Malia Martinez reaped the benefits.

The super senior had five hits and drove in eight runs on the weekend, tied with Palacios for second-most on the team. Martinez may join Mulipola, Harper and APC in the 20 home run club this season. She already has three long balls to her name, as many as she had in 25 games in 2020. Her career high is 14, set in 2019.

Hanah Bowen and Devyn Netz are the No. 3 and No. 4 pitchers right now

Arizona has five pitchers and Jessie Fontes was the only one who did not get a start this weekend. From that, we can infer that she is behind junior Hanah Bowen and freshman Devyn Netz in the pecking order. That’s fine. Fontes is a freshman. She has plenty of time to develop and will be needed next season when seniors Alyssa Denham and Mariah Lopez are no longer with the program.

Besides, Bowen and Netz both made a strong case for more innings. Bowen threw a no-hitter against New Mexico and Netz tossed three scoreless frames against Southern Utah after shaking off some early jitters and allowing an RBI double in the first.

Bowen is a cerebral right-hander who mixes pitches and pounds the strike zone. Netz is a flamethrower who regularly sits in the mid-to-upper 60s and could be Arizona’s ace in 2022 and beyond.

“She’s a good athlete who is very competitive, works really hard, and she’s going to get better and better,” Candrea said. “Velocity is there. She’s going to be a good one down the road.”

It will be interesting to see what kind of spots Netz, Bowen and Fontes are deployed in when the schedule gets tougher. Lopez and Denham pitched 93 percent of Arizona’s innings in the shortened 2020 season and it will be imperative that the Wildcats find a third option to keep their aces fresh and so that opposing offenses don’t get used to seeing the same arms all the time.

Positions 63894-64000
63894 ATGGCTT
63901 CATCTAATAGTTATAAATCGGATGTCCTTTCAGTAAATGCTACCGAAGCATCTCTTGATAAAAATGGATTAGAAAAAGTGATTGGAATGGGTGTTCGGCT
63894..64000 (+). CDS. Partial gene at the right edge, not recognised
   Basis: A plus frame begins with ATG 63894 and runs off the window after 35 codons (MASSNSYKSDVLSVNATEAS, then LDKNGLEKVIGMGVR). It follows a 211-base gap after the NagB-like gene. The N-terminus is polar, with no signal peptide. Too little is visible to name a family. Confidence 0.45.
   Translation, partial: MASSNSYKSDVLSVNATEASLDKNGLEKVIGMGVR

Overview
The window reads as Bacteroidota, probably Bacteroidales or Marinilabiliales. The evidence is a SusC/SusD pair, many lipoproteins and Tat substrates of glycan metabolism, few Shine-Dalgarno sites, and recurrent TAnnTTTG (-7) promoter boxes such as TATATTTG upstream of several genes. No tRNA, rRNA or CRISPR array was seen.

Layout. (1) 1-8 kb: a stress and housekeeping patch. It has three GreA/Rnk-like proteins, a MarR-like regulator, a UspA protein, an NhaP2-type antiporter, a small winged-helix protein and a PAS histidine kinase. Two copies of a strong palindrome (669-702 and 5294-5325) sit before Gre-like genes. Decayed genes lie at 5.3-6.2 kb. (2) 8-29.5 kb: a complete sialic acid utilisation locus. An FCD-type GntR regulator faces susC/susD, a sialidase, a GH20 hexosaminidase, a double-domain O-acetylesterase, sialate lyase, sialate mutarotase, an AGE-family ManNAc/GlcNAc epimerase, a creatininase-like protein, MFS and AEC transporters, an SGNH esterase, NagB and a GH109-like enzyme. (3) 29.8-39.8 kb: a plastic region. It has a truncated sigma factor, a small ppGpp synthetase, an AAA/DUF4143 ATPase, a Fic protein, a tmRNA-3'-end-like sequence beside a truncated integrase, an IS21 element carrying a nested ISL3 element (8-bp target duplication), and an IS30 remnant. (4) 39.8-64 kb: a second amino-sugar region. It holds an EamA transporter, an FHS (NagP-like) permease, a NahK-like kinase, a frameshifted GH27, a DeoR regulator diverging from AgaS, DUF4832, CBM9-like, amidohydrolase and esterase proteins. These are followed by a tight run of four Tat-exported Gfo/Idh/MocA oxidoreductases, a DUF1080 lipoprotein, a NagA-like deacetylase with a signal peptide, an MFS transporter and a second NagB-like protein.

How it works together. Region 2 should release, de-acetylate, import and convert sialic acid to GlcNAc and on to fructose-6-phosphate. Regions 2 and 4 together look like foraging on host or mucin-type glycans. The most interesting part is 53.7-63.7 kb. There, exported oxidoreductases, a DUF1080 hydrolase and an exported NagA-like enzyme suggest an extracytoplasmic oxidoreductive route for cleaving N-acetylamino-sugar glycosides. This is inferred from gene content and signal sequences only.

It’s too early to find any flaws, so just be glad they’re back on the field

Aside from some fielding errors and impatient swings on offspeed pitches, it’s hard to find any holes in a team that has four mercy-rule wins in five games and a 45-5 run differential. We’ll learn more once the schedule stiffens.

The most important takeaway from the first weekend is that Arizona softball is finally back on the field after the longest offseason ever.

“We just gotta get better,” Candrea said. “I think the thing that was good this weekend was being able to play in an empty stadium and realize how different it is. And sometimes you have to kind of supply your own energy as a player. And I’m not so sure that they’re all used to that. And so it was different. You know, the music was off, no fans, it’s just a completely different atmosphere than what we’re used to here at Hillenbrand, so I’m waiting for fans to get back in here. Believe me, I think it makes a huge difference. But we got to play the game and so I think this weekend was a good indication of what we need to prepare for.”

Arizona is better than Washington...for now

UCLA is the top team in the country until someone proves otherwise. So it goes when you are the defending national champs and have an unbelievable roster that features two Olympians.

The rest of the pecking order in the Pac-12 isn’t so clear. Washington was ranked higher than Arizona in the preseason polls, but the Huskies have struggled this season, particularly in the circle.

UW has a 3.39 ERA, the second-worst mark in the Pac-12. It’s not like their schedule has been difficult, either. Their first 10 games have been against mid-majors. They lost to Nevada 8-5 this weekend and would have lost to Dixie State the week prior had they not scored three runs in the seventh in a comeback win.

UW ace Gabbie Plain has only allowed three runs in 33 innings. The rest of the staff? 27 runs in 29 innings. Yikes.

For now, Arizona is the better team.